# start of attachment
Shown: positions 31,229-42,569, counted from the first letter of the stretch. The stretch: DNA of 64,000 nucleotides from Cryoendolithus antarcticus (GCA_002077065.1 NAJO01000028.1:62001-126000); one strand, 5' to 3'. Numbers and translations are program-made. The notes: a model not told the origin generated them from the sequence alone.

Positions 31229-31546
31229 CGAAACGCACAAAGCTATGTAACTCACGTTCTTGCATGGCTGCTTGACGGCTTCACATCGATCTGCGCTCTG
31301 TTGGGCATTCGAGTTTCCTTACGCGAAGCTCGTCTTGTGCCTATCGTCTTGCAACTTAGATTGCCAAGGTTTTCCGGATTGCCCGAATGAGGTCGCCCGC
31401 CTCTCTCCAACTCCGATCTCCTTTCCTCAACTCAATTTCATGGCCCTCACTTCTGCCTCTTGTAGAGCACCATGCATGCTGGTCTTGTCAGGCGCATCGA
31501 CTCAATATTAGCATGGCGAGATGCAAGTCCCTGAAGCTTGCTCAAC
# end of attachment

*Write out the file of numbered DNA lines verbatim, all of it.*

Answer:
Shown: positions 31,229-42,569, counted from the first letter of the stretch. The stretch: DNA of 64,000 nucleotides from Cryoendolithus antarcticus (GCA_002077065.1 NAJO01000028.1:62001-126000); one strand, 5' to 3'. Numbers and translations are program-made. The notes: a model not told the origin generated them from the sequence alone.

Positions 31229-31546
31229 CGAAACGCACAAAGCTATGTAACTCACGTTCTTGCATGGCTGCTTGACGGCTTCACATCGATCTGCGCTCTG
31301 TTGGGCATTCGAGTTTCCTTACGCGAAGCTCGTCTTGTGCCTATCGTCTTGCAACTTAGATTGCCAAGGTTTTCCGGATTGCCCGAATGAGGTCGCCCGC
31401 CTCTCTCCAACTCCGATCTCCTTTCCTCAACTCAATTTCATGGCCCTCACTTCTGCCTCTTGTAGAGCACCATGCATGCTGGTCTTGTCAGGCGCATCGA
31501 CTCAATATTAGCATGGCGAGATGCAAGTCCCTGAAGCTTGCTCAAC